Mark Cuban offered to buy Dodgers, but price was too high
Mark Cuban, the owner of the NBA champion Dallas Mavericks, said he offered to buy the Dodgers several months ago but declined to enter negotiations when owner Frank McCourt said the price would be in the range of $1 billion to $1.2 billion.
“At that price, I wasn’t interested,” Cuban said Tuesday.
Cuban, who has lost out in bidding for the Chicago Cubs and Texas Rangers, said he remains interested in buying the Dodgers.
Cuban said he could not recall exactly when he made his overture to McCourt, but said he did so “in anticipation of what might happen.” McCourt, who took the Dodgers into bankruptcy in June in an effort to remain their owner, agreed late Tuesday to sell the team in a court auction.
Steve Sugerman, a spokesman for McCourt, said the Dodgers owner denied ever discussing a possible sale with Cuban.
“He doesn’t know Mark Cuban,” Sugerman said. “He hasn’t spoken with Mark Cuban. He hasn’t had anyone speak with Mark Cuban on his behalf.”
Cuban later confirmed he had not spoken directly with McCourt but said he had discussions with an employee that worked with the McCourts. He declined to identify the employee.
In court papers this week, attorneys for McCourt estimated the value of the Dodgers, their stadium and the surrounding land “in excess of $1 billion.” Forbes valued the assets at $800 million in March.
McCourt might need the Dodgers to sell for at least $1 billion to break even after settling his debts and tax liabilities, based on court records in California and Delaware. Cuban said a sale in that range would not make economic sense for him.
Cuban participated in a Bankruptcy Court auction last year for the Rangers. A group led by Hall of Fame member Nolan Ryan won the bidding at $593 million.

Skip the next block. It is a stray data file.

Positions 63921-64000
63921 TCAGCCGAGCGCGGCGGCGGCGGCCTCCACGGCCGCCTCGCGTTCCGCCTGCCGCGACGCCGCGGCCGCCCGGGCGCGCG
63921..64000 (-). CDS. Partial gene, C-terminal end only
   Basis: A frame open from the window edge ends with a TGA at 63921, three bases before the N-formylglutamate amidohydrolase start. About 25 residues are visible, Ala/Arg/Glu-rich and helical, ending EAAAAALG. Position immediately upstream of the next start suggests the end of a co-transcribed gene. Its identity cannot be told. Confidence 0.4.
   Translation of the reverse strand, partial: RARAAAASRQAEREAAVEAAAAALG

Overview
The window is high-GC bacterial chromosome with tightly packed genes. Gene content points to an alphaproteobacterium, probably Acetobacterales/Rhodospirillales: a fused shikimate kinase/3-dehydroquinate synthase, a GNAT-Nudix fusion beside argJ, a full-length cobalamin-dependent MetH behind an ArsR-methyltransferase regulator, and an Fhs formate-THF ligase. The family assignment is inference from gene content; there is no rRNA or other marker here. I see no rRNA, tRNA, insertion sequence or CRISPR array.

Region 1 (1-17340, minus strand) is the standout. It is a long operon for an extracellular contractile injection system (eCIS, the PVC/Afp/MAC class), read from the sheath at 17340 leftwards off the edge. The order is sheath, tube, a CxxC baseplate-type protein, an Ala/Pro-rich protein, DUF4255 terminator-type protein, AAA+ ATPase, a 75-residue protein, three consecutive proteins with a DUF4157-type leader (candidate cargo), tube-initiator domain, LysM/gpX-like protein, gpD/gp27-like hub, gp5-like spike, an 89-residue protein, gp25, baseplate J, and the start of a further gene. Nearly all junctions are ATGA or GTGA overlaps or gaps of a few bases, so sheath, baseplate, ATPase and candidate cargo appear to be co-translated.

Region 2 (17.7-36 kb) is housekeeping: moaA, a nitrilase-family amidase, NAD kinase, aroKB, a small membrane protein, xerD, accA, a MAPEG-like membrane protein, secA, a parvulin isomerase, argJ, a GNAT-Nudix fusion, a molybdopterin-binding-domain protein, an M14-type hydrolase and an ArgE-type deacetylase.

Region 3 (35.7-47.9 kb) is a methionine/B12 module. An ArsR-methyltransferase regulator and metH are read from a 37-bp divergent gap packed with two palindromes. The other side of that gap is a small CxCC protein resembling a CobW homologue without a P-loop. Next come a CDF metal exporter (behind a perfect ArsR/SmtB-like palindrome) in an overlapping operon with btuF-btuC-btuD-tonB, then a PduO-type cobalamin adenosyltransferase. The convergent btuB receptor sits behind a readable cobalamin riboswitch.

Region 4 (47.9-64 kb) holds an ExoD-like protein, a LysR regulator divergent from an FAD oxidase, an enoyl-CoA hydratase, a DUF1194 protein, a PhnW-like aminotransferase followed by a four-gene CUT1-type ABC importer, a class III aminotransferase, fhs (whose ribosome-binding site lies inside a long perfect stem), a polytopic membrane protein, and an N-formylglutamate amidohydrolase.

“I don’t think the Dodgers franchise is worth twice what the Rangers are worth,” Cuban said.
Cuban said the lure of owning the storied Dodgers is tempered for him by the need to invest perhaps hundreds of millions of dollars in stadium renovation, the prospect of luxury suite customers taking their business from the Dodgers to a new NFL team and the difficulty of financing a perennial championship contender in the absence of an MLB salary cap.
“Once the sale price gets too high, you can’t invest in the team,” said Cuban, who visited The Times on Tuesday to promote his HDNet cable channel.
McCourt took the Dodgers into bankruptcy after Selig rejected a new television contract with Fox Sports, a deal valued by McCourt at $3 billion.
Cuban conceded a new owner of the Dodgers might attract a television deal for even more money, but said he would be reluctant to borrow against that money to finance team operations.
“I don’t want to be in a position to have a lot of debt,” he said. “Those would be dollars that could not be used to put together a winning team.”
Cuban bought the Mavericks in 2000. The team has posted a winning record in each season since then and in June won its first NBA championship.
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